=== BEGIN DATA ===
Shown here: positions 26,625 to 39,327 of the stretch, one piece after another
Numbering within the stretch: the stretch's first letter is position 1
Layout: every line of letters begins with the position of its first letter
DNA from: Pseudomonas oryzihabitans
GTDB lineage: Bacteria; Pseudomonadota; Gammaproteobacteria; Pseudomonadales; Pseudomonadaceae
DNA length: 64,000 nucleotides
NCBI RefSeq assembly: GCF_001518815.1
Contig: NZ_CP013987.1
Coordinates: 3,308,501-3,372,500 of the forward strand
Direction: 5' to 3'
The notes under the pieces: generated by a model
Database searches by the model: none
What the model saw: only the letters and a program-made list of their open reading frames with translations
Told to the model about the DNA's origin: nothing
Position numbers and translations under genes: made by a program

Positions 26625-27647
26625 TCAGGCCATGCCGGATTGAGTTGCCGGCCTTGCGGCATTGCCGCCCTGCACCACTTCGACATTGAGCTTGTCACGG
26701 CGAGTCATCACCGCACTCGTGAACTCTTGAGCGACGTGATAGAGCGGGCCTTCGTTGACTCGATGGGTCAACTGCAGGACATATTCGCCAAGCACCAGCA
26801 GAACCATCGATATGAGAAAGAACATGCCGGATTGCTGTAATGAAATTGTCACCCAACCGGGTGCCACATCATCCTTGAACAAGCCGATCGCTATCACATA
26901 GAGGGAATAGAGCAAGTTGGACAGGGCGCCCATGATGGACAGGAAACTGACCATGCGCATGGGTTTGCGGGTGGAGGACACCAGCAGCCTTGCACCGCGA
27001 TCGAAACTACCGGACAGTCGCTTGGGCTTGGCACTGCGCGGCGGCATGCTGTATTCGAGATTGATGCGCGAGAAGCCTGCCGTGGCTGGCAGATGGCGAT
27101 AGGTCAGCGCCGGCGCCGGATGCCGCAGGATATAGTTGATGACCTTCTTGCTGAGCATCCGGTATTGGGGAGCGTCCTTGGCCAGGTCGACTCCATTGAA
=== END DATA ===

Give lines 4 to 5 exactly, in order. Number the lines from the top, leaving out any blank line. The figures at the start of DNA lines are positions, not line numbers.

DNA from: Pseudomonas oryzihabitans
GTDB lineage: Bacteria; Pseudomonadota; Gammaproteobacteria; Pseudomonadales; Pseudomonadaceae